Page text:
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Introduction to Geographic Information Systems

Text: Getting Started With Geographic Information Systems by Keith C. Clarke. Prentice Hall: Upper Saddle River, NJ. (1997). Lecture Materials of Prof. Maidment and his colleagues in Texas A&M Univ. Internet

Introduction to GIS - 1
Prof. D. Nagesh Kumar
Dept. of Civil Engg. Indian Institute of Science, Bangalore http://civil.iisc.ernet.in/~nagesh

Topics
An overview of GIS How GIS data are captured, stored, retrieved, analyzed & displayed Where to go for more information GIS software and its functionality How to use a basic GIS (ArcView and Idrisi)

What is a GIS?
What in the world is a "GIS"? Item on the Internet's comp.infosystems.gis FAQ. GISs are simultaneously the telescope, the microscope, the computer, and the Xerox machine of regional analysis and synthesis of spatial data. (Ron Abler, 1988)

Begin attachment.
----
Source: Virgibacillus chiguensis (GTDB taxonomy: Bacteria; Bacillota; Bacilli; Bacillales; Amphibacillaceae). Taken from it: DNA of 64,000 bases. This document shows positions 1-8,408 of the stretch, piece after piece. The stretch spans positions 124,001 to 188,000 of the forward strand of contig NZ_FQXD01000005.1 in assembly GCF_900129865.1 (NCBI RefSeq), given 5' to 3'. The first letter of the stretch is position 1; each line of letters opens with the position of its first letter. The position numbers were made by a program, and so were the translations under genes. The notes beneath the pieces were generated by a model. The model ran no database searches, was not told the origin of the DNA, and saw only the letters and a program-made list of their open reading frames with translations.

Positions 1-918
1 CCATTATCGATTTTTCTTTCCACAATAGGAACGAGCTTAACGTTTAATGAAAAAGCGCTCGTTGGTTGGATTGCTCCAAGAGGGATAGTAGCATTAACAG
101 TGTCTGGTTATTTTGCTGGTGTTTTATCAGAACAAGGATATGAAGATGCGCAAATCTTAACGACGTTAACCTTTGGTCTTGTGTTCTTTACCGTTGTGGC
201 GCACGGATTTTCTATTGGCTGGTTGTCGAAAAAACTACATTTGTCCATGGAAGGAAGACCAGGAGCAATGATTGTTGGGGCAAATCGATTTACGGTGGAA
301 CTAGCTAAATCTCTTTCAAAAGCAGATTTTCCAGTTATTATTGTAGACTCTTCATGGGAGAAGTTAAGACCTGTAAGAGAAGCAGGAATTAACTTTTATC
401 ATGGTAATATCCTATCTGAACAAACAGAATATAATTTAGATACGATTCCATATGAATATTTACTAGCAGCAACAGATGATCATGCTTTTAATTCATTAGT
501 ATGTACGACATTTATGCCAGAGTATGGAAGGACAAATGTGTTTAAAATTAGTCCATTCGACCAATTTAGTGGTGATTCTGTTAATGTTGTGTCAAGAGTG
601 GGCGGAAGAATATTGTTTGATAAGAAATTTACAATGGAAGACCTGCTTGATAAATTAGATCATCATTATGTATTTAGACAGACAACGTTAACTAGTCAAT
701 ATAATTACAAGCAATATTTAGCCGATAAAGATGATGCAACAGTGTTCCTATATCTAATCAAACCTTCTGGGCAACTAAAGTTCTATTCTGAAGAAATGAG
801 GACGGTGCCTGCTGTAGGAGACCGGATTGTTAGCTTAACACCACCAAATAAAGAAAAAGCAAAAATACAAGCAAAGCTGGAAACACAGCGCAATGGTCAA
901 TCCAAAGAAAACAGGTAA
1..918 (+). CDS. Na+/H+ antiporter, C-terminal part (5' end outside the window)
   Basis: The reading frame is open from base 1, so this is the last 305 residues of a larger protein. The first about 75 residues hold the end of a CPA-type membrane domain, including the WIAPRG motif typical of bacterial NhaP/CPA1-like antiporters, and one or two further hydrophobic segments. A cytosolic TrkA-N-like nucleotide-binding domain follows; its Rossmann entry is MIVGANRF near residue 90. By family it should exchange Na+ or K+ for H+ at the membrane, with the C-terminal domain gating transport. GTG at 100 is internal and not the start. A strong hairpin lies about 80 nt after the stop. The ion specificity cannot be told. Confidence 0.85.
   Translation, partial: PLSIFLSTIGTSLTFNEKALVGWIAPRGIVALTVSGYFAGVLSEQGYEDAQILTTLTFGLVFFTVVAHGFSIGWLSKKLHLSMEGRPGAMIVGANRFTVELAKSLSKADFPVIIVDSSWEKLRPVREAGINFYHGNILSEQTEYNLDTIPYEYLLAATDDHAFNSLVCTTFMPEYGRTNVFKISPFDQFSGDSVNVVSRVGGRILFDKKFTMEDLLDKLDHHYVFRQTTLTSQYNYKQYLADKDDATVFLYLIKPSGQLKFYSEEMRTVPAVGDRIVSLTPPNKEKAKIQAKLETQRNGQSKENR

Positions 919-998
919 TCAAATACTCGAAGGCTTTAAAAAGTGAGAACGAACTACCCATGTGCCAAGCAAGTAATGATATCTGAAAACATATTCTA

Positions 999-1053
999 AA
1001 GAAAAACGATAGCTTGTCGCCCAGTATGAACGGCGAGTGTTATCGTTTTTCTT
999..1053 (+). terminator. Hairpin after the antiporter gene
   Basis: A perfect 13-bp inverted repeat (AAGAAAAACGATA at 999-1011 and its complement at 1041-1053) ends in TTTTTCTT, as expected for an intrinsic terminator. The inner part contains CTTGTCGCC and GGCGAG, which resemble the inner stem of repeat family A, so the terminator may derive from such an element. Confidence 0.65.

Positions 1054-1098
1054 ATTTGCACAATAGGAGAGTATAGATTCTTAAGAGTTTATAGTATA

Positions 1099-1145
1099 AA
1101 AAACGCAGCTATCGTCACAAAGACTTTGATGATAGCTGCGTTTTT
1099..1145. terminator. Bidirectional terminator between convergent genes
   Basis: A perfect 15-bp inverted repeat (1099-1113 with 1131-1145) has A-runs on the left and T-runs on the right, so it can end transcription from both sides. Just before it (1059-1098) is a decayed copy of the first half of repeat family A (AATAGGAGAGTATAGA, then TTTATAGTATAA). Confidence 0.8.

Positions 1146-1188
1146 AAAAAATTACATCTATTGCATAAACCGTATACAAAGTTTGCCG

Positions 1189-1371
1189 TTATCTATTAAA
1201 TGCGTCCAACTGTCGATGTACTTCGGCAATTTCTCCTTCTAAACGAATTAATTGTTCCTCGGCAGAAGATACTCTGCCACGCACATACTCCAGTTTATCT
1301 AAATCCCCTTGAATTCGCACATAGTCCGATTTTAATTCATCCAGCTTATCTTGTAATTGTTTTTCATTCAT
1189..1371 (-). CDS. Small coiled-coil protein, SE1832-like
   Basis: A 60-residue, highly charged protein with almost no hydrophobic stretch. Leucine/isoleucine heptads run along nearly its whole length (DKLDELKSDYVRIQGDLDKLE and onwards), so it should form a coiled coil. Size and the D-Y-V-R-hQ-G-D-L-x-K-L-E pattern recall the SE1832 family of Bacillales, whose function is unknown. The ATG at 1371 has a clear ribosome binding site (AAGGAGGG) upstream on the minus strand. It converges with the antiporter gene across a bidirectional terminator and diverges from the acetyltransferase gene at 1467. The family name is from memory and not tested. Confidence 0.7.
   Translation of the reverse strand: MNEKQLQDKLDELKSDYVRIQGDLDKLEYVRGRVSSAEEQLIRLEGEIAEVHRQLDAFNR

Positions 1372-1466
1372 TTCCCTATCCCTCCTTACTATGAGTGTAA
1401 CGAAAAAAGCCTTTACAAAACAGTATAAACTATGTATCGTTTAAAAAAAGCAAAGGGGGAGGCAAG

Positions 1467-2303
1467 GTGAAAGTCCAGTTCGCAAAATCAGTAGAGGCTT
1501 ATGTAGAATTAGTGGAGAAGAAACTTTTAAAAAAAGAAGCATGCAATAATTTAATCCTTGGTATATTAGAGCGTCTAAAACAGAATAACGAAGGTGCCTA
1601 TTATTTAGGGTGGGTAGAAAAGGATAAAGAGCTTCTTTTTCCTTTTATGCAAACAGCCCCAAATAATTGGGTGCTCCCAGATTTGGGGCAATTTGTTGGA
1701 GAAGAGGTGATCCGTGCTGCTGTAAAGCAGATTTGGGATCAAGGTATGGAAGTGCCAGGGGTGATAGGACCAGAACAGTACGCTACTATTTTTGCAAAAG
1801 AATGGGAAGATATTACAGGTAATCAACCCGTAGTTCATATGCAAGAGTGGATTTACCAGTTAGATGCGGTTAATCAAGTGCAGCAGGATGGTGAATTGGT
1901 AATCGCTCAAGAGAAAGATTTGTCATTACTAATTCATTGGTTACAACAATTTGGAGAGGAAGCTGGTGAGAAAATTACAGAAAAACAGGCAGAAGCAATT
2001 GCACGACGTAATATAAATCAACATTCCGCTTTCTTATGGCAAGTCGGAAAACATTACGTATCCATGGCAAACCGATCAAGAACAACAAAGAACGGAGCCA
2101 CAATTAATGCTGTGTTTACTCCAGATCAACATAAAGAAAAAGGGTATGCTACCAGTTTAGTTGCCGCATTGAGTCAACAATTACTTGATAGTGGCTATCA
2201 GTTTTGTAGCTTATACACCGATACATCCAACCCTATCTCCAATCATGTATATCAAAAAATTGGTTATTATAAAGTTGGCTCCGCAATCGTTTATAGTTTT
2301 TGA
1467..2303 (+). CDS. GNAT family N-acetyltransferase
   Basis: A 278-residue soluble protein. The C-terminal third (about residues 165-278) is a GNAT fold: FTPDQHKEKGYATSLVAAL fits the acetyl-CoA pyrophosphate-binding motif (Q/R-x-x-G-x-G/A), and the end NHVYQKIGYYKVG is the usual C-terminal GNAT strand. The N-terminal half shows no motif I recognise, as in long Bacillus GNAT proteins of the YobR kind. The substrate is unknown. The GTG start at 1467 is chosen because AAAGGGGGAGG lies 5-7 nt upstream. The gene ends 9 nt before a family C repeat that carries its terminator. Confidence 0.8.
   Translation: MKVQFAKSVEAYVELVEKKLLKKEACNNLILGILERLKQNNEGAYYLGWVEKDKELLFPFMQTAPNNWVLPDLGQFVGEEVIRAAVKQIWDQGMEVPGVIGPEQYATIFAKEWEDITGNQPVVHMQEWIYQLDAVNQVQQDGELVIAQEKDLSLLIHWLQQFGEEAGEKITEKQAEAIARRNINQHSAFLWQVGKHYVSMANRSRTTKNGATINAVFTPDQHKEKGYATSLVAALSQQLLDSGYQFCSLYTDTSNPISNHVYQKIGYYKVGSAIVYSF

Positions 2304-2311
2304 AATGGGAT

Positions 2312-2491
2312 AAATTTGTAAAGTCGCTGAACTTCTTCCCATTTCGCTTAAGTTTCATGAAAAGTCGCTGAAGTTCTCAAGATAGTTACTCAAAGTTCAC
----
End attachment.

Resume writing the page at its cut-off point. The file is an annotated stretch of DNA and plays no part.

Where Did GIS Come From?


GIS is built upon knowledge from geography, cartography, computer science and mathematics. Geographic Information Science is a new interdisciplinary field built out of the use and theory of GIS.

Defining GIS
Different definitions of a GIS have evolved in different areas and disciplines. All GIS definitions recognize that spatial data are unique because they are linked to maps. A GIS at least consists of a database, map information, and a computer-based link between them.

Spatial and non-spatial data


Bicycle Parts
Part No. Quant. Desc. 1034161 5 Wheel spoke 1051671 1 Ball bearing 1047623 6 Wheel rim 1021413 2 Tire 1011210 3 Handlebars Crimes during 1995 Date Location 1/22 123 James St. 1/24 22 Smith St. 2/10 9 Elm St. #4A 2/13 12 Fifth Avenue Type Robbery Burglary Assault Breaking & Entering

Definition 1: A GIS is a toolbox


"a powerful set of tools for storing and retrieving at will, transforming and displaying spatial data from the real world for a particular set of purposes" (Burrough, 1986, p. 6). "automated systems for the capture, storage, retrieval, analysis, and display of spatial data." (Clarke, 1995, p. 13).